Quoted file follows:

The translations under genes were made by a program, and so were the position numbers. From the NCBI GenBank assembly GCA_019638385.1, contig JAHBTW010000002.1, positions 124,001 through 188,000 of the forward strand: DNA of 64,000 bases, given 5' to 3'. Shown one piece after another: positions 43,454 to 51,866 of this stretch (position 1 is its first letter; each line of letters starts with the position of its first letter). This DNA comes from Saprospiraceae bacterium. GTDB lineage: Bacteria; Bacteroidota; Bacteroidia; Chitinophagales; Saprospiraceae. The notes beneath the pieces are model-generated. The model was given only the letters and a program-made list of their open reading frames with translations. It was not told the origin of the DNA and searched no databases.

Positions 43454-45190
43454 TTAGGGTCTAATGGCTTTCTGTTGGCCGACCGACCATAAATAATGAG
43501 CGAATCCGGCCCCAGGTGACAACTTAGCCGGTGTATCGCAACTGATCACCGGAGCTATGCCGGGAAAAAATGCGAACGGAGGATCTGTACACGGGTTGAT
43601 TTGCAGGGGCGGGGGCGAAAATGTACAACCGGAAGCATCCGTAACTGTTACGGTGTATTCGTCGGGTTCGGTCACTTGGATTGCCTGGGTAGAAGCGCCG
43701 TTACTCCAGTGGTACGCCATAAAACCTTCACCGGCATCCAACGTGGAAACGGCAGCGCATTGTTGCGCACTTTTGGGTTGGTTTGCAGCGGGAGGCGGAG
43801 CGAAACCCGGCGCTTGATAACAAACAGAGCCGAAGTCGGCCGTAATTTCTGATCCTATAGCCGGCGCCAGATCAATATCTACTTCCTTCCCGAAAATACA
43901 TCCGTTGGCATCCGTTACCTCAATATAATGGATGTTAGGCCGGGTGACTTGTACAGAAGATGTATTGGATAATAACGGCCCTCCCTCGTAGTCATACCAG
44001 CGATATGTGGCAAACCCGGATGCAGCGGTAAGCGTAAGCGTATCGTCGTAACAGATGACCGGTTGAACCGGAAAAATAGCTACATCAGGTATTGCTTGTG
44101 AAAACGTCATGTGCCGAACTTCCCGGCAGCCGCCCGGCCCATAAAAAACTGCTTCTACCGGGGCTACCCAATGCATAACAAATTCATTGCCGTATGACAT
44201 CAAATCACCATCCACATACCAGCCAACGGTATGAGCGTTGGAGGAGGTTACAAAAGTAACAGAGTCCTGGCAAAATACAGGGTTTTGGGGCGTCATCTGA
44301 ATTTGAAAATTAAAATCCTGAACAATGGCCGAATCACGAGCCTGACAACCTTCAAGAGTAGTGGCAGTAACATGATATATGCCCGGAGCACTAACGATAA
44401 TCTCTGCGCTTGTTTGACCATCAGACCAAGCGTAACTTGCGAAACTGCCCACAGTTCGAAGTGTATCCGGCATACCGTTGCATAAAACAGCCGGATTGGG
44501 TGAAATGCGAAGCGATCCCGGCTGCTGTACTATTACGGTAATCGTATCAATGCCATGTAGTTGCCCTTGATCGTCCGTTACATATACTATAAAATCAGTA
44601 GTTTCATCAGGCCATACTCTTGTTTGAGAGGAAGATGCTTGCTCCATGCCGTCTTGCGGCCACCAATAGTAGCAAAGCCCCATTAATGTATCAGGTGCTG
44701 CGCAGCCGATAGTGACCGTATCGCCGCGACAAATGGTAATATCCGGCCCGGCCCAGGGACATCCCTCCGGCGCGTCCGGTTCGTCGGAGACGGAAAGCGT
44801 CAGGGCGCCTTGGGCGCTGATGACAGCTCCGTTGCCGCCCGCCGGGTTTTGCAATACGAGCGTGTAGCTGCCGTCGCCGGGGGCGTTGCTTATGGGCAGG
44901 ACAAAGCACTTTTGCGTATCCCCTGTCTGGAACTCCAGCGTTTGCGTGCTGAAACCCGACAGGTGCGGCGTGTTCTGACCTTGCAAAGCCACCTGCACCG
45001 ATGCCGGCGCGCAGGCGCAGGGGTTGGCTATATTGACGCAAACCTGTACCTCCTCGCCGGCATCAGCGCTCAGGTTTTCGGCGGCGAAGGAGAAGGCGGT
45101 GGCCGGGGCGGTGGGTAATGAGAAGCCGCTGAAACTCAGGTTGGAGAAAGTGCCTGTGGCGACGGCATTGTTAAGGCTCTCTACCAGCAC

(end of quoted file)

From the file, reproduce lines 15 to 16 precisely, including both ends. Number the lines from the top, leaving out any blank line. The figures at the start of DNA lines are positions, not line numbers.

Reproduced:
44601 GTTTCATCAGGCCATACTCTTGTTTGAGAGGAAGATGCTTGCTCCATGCCGTCTTGCGGCCACCAATAGTAGCAAAGCCCCATTAATGTATCAGGTGCTG
44701 CGCAGCCGATAGTGACCGTATCGCCGCGACAAATGGTAATATCCGGCCCGGCCCAGGGACATCCCTCCGGCGCGTCCGGTTCGTCGGAGACGGAAAGCGT